Death Blows (3/2010)
Killing Rocks (12/2010)
Better Off Undead (10/2011)
Back from the Undead (3/2012)
Undead to the World (11/2012) (FINAL)
BOOK 6: Undead to the World
As you read the first chapters of this final book you might want to keep in mind this quotation from Killing Rocks, in which Jace muses about magic: "When I first arrived in...Thropirelem...I quickly learned to detest magic. Magic is a detective's worst enemy; it breaks all the rules you need to rely on, it's contradictory and unreliable and frequently makes no damn sense whatsoever. However, over time, I've come to a grudging acceptance of the situation." (p. 202) All of Jace's musings on the subject of magic come true in this book.
As the story opens, Jace is living the life of a two-job, minimum-wage worker in small-town Thropirelem, Kansas, with a best friend named Charlie Adams, the owner of the local bar. Jace has recently been released from a mental facility where she was treated for hearing voices from a television show called The Bloodhound Files. One day, Terrance, the local bully, tells Jace the story of the town's legendary horror figure called the Gallowsman. Terrance explains, "He doesn't just kill for the sake of killing. He kills for despair. In his mind, there's only one victim, one person he's going after. He kills everyone that person cares about—but that's just a means to an end. He needs his victim to die by their own hand. To take them down so far they don't even know what up is. And to do that, he needs to do more than just murder; he needs to get up close and personal with the person he's targeting, to get right in their head. Whisper in their ear, point out just how bad thins are." (p. 10) Terrance tells Jace this story to make fun of the fact that Jace actually does hear voices in her head, but this passage is actually the key to the entire plot.
Jace feels driven to seek out information about the Gallowsman, and in doing so, her life becomes weirder and weirder. Soon, Jace is thinking, "So I'm Alice, and this is the other side of the looking glass." (p. 122) Later, in an even closer analogy, she compares her current life to The Wizard of Oz. Both analogies are accurate in their own way.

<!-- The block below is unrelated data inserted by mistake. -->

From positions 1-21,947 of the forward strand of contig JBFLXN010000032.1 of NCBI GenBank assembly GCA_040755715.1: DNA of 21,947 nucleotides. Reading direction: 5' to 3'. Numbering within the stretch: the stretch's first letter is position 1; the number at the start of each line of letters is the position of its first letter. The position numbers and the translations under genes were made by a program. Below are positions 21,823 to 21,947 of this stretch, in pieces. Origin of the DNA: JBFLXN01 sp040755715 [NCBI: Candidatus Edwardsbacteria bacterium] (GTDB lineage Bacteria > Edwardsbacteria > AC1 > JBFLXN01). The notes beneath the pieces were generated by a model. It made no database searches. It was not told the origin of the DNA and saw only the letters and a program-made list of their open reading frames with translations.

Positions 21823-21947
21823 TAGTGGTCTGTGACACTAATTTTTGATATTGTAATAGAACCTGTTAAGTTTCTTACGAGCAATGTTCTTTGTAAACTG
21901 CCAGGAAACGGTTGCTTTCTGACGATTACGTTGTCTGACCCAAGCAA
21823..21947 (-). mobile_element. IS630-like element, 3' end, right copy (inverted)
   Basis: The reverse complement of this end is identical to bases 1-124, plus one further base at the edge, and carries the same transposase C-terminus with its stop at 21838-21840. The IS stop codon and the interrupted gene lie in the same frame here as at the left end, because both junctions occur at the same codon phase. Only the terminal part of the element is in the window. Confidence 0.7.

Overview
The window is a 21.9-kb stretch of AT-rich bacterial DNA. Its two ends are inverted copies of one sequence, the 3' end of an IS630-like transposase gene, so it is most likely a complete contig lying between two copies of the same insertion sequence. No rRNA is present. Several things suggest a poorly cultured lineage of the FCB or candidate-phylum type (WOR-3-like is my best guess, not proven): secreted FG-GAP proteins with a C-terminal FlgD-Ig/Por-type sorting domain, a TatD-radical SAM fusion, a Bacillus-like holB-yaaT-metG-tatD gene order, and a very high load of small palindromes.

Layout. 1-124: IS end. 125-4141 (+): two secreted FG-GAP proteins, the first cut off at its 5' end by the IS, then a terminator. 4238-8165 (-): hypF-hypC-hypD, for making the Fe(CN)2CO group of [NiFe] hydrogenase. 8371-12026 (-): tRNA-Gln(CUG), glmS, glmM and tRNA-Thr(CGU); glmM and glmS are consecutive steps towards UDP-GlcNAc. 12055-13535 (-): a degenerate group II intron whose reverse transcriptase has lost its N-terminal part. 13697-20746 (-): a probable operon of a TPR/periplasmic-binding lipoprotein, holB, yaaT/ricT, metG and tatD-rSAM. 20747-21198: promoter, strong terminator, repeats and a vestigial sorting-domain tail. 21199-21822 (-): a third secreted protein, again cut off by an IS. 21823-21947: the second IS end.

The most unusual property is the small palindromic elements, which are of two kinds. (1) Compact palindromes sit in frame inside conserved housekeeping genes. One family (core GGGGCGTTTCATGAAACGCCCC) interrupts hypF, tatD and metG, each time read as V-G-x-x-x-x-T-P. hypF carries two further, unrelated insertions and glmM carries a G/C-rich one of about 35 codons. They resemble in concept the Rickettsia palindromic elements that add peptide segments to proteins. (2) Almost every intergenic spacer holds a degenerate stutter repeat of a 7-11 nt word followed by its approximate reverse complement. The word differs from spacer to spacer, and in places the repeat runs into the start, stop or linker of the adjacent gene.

In order to really appreciate the intricacies of this diabolically clever plot, you need to refresh your memory on all of the primary and supporting characters of the series. (See the list below under WORLD-BUILDING.) This is definitely not a stand-alone book because the reader must (along with Jace) begin to recognize connections between present and past characters in order to make predictions about their behavior.
Barant has always pushed the woo-woo envelope in this series, with realities and alternate realities existing, mingling, and clashing in every book. This final book (and I'm sad that it is the last one) is a tour de force that brings all of the characters face to face in a once-and-for-all resolution of the series conflict: Jace's final fate. The ending may or may not satisfy you. If you're a long-time series fan, it will give you much to mull over; if you haven't read all of the book, you may be disappointed. Either way, Jace has come a long way in this series, and she deserves, in the end, to make her own choices, whatever they may be.
In conclusion, I'll just say "thank you," to D.D. Barant for creating the always-fascinating character of Jace Valchek and then placing her in the magical, mystical world of Thropirelem. Undead to the World is a fantastic ending to a great series.
BOOK 3: Killing Rocks